I watch the Oscar’s religiously every year, but I have to agree to an extent that this year was my least favorite. Not because of the Awards, but because of the scaling down and budget cuts that were made although I totally understand the reasoning behind it. The first half was a little weird, I didn’t really care for all the musical numbers, but towards the end, it seemed to have gotten better. I did not understand the whole Beyonce dance routine. I thought that was horrible. I adore Hugh Jackman, and didn’t know that he could sing and dance, but that vibe just wasn’t there. I preferred when Billy Crystal hosted. It was funny throughout the whole show. Notice when Will Smith, Steve Martin, and Tina Fey were on stage. People laughed! They were themselves and it was great. I think a big part is the humor of the Actors presenting the awards. Ben Stiller and Natalie Portman were the best by far. Surprisingly Jennifer Aniston and Jack Black, not so much. A lot of the Actors don’t have the personality for live television. It shows.
I also thought it was wonderful that they presented Jerry Lewis with the Humanitarian Award. It was a step in a different direction than the Lifetime Achievement Awards that are usually presented. He really does so much for children that have Muscular Dystrophy.
Lastly, I thought that Sean Penn’s speech was inappropriate. Who the hell accepts an Oscar with the phrase: “commie, homo-loving sons-of-guns “. What the hell was that? If it was a joke, it sure wasn’t funny, especially when he repeated it later on in his “speech”. He won that Oscar for portraying Harvey Milk, who was the first gay man to be elected into a public office. I thought his speech was in bad taste.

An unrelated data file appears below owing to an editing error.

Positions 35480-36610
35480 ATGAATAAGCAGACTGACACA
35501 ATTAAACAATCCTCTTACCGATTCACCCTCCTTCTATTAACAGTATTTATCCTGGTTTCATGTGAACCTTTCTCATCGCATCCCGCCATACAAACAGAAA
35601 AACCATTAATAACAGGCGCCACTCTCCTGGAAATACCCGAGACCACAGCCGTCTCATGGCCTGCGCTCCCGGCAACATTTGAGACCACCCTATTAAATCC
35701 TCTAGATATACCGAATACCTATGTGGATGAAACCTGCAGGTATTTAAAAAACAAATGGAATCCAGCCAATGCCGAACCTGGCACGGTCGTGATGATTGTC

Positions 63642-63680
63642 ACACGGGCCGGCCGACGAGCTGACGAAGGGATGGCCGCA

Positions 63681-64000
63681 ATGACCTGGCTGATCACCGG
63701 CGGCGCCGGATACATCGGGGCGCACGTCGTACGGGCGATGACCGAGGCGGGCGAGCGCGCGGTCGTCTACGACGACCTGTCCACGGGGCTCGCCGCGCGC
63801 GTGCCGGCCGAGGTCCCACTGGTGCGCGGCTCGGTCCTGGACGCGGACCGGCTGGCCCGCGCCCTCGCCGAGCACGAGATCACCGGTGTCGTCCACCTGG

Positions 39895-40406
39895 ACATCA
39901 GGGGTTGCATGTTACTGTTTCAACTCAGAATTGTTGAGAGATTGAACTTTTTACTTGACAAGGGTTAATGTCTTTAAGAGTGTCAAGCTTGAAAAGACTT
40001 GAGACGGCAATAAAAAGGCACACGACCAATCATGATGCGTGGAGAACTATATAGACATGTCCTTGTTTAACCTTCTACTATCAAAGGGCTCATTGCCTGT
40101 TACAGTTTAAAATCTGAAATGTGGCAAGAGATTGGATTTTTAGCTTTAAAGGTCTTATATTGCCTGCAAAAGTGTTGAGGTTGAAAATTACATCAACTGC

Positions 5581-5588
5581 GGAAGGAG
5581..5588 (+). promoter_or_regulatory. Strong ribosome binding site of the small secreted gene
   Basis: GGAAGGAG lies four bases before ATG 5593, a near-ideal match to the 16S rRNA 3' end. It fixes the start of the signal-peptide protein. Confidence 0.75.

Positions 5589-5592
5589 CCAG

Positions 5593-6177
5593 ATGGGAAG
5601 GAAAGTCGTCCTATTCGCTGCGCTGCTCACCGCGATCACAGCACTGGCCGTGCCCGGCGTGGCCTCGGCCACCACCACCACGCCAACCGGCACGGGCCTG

I think this is the longest response that I have written. Shocking!
I’m in agreement too. They have to realize who most of the people are that are watching this show. I’m also happy Kate Winslet won. I was really hoping that she was going to. She is really down to earth and a phenomenal actress in my opinion. Hot too with brains 🙂
I had the pleasure of missing them this year. I was traevling. My friends on twitter gave me the news for the most popular categories. I very much suggest this method.
I really couldn’t be more excited about the fact that I decided not to do a Live play by play of the Oscars like I did with the Academy Awards. I ended up being tied up and missing probably 85% of the Oscars and based on what I actually did see and what you have written here I would have felt as if I wasted 3 very important hours of my life.